The facts around workplace readiness for those with disabilities, like autism or down syndrome, are alarming. Seventy percent of people with cognitive disabilities are unemployed, but progress is being made. Michele McKeone, founder and CEO of Digitability is focused on changing the current status quo of pigeonholing people with cognitive disabilities into unemployment or underemployment, while advocating for on the job neurodiversity and empathy.

In a workforce where 75% of all careers require some degree of technological literacy, Digitability is the only comprehensive workplace readiness training program that includes solutions for academic, social/emotional, and vocational skill development specifically tailored for the needs of students with disabilities. Sixty-seven percent of students that graduated the program obtained meaningful employment.

I sat down with Michele to discuss workplace stigma, her experience as a teacher, and being a lady boss.

Amanda V. Wagner: Let’s start with the basics, how does Digitability prepare students with cognitive disabilities for the workforce?

Michele McKeone: For people with cognitive disabilities to achieve their independence, digital literacy, social skills, and a contextual understanding of technology’s use in the workplace is essential, and that’s what we teach. We teach the nuances of socialization and communication in the workplace and often technology falls into that. I like to use the example of, if I send you an email, I know that you may or may not have received the email directly after I sent it. Someone with a cognitive disability, who has an impairment in the understanding of reciprocity, may send you another email, or text, wondering why you are not responding. That interaction can be very frustrating for them. All of that social nuance in the workplace, using technology, we spell it out, and we are the only program that is doing that. We are making those workplace skills accessible for people with different learning and behavioral profiles and we are doing so while helping students develop a sense of empowerment and the ability to self-advocate.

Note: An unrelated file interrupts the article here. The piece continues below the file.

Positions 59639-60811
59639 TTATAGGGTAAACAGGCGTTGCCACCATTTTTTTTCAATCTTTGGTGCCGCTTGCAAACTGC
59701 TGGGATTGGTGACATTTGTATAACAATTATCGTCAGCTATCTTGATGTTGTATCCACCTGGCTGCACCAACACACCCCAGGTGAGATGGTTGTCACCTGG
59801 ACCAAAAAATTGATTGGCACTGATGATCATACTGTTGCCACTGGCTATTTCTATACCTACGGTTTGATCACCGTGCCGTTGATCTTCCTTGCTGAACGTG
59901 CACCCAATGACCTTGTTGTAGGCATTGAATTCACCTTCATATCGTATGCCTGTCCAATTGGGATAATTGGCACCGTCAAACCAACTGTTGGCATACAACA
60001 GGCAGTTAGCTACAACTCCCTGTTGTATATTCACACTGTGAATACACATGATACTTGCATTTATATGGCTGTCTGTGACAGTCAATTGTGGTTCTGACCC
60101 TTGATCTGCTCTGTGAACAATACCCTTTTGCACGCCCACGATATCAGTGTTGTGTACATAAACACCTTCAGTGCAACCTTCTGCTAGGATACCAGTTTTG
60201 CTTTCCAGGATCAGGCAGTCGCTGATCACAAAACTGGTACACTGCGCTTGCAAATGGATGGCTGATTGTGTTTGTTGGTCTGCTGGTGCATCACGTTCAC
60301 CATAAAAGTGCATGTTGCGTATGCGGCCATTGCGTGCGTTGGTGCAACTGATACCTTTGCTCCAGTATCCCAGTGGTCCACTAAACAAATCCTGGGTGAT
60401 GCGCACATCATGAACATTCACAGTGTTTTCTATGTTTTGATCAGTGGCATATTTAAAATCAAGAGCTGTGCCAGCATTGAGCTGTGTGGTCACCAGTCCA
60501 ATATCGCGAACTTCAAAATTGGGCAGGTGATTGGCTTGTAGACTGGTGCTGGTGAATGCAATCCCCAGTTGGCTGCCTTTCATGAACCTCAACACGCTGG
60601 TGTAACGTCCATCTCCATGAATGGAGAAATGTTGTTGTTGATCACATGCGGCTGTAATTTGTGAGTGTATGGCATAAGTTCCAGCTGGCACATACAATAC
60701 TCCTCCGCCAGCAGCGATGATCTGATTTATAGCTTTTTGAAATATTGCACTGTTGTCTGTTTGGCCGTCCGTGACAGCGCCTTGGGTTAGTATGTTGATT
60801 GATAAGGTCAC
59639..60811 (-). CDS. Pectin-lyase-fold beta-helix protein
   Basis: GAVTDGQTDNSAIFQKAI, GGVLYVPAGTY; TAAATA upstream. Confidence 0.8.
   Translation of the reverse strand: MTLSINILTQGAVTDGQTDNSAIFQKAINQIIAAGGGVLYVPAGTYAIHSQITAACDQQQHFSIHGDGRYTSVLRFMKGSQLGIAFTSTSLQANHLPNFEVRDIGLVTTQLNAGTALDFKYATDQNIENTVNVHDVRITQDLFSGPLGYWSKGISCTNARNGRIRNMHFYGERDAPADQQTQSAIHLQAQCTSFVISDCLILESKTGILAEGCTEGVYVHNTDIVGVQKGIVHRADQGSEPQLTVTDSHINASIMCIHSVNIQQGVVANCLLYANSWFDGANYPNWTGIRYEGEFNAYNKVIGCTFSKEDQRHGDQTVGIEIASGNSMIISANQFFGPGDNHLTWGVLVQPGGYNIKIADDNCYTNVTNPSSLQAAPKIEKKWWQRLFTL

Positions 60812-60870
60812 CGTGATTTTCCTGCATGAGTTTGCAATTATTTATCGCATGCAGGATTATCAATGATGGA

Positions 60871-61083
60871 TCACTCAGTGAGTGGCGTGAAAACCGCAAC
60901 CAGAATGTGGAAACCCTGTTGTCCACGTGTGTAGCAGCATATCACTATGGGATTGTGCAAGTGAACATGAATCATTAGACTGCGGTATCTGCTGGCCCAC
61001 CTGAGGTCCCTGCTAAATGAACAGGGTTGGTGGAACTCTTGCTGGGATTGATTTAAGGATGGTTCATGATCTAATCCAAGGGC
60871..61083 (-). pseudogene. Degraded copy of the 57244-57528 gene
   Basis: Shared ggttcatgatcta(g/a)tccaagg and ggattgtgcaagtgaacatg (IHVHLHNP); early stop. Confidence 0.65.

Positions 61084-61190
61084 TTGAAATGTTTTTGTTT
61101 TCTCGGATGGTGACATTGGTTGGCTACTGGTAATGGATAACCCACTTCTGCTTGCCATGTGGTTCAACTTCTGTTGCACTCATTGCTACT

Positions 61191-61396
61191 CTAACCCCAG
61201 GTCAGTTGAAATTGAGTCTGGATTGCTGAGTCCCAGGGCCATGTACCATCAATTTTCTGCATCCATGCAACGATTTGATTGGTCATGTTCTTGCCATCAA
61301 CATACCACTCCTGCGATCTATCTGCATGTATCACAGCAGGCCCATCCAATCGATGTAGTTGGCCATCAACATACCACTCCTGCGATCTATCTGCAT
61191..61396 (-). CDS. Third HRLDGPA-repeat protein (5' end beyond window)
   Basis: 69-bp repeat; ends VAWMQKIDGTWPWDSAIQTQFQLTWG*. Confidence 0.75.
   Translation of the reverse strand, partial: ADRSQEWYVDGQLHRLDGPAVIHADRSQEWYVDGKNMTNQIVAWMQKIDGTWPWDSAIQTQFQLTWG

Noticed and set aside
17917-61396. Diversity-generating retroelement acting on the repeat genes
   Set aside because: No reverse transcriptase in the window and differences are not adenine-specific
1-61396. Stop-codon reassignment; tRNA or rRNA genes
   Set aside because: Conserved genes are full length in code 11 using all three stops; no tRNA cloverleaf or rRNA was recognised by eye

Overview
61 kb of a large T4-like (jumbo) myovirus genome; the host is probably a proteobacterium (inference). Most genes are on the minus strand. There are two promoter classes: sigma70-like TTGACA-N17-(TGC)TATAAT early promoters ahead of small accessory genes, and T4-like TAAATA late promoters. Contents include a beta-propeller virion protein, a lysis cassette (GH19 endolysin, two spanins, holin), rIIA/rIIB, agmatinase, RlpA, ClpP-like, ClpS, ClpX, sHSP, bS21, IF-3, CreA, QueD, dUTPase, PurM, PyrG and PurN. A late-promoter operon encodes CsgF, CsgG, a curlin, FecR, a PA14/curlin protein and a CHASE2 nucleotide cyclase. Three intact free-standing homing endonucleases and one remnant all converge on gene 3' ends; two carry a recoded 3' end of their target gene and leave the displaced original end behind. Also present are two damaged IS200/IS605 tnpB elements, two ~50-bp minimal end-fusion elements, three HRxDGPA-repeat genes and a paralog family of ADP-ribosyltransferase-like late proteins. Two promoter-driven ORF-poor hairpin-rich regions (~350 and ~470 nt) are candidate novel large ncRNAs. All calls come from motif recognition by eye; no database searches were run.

AVW: While socialization and communication can be a challenge for those with cognitive disabilities in the workplace—something you are combating—what are some other challenges that are presented in hiring? Is there a stigma from employers and organizations against those facing these types of disabilities that contribute to the alarming percentage of unemployment in this demographic?

MM: Yes. With any stigma, I think it comes down to empathy. When you have exposure to people who possess a different level of sensory perception, you start to develop empathy for how they navigate their world. With that empathy you won’t see the condition of autism or a disability, you see a person first—a person who has cognitive or behavioral characteristics of a disability.

When I became a teacher, my students with cognitive disabilities were, not only, separated from the other students in the classroom, but also in the gym. People felt like they were protecting the students through separation, but what they were really doing was isolating them. My students were at a disadvantage because they didn’t have the opportunity to integrate and be social, and neurotypical students were not being exposed to the students with cognitive disabilities. As a result, as those neurotypical students pursue their independents, and encounter someone with a cognitive disability, they have no frame of reference for their capabilities in the workplace. That’s changing, but creating an inclusive society through empathy, to see people with cognitive disabilities as capable, is where we need to be. In special education, we refer to Hussman’s work on the presumption of competence.

AVW: I agree; exposure builds empathy. In a way, the argument for exposure parallels conversations around youth exposure to diversity of any kind—ethnic, economic, etc. Exposure to diverse groups of people tends to help kids consider more options when thinking analytically and be more receptive to outside ideas. If you aren’t exposed early in life, you have no context for someone who may seem different to you, and that’s where that bias comes into play.

As a teacher, observing these pitfalls within our education system, how did you discover technology teaching as a way to bridge the divide you observed in the classroom?